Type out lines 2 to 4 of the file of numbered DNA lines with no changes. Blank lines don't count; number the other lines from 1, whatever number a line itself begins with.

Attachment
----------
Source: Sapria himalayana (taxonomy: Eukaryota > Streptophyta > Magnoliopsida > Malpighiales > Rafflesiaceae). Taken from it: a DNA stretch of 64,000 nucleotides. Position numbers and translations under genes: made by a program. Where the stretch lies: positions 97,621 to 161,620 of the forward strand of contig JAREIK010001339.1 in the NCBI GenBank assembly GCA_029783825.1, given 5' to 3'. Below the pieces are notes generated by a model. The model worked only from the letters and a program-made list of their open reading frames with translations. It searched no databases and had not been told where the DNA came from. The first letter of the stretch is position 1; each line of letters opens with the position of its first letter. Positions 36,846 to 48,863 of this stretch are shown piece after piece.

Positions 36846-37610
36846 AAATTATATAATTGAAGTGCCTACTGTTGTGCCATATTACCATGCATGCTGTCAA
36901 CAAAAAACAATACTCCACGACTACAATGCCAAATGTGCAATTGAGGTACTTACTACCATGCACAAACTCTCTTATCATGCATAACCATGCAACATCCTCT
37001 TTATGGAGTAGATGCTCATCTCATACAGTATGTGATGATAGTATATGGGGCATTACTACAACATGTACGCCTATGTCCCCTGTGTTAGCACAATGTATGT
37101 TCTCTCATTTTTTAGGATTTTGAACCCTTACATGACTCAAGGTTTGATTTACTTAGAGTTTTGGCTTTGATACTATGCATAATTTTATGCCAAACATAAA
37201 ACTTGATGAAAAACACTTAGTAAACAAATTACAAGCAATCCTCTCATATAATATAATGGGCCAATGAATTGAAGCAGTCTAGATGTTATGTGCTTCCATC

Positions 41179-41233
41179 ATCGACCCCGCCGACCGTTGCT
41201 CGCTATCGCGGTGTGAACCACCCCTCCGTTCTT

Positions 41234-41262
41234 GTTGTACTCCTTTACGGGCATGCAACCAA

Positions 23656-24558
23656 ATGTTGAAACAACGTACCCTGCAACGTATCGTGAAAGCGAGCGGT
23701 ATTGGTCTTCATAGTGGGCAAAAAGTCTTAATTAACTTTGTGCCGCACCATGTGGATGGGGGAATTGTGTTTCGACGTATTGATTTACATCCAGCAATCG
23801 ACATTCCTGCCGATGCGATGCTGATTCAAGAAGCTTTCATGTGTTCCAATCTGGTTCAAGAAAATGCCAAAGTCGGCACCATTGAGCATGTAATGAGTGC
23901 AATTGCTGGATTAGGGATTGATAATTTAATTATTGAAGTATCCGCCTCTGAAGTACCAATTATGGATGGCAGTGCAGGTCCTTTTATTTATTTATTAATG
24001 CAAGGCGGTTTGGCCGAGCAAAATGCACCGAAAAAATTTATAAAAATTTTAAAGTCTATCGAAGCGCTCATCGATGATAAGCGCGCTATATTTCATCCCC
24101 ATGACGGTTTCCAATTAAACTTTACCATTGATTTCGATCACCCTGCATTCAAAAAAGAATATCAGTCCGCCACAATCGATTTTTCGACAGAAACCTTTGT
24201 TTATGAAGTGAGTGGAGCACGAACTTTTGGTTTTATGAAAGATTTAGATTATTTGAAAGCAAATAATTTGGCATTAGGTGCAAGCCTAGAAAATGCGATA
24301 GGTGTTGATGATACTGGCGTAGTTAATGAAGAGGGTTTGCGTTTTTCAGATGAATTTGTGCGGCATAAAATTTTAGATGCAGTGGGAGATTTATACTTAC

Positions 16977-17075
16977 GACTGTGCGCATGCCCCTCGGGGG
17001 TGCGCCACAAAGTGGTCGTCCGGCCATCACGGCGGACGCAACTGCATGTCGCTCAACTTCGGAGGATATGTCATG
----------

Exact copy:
Positions 36846-37610
36846 AAATTATATAATTGAAGTGCCTACTGTTGTGCCATATTACCATGCATGCTGTCAA
36901 CAAAAAACAATACTCCACGACTACAATGCCAAATGTGCAATTGAGGTACTTACTACCATGCACAAACTCTCTTATCATGCATAACCATGCAACATCCTCT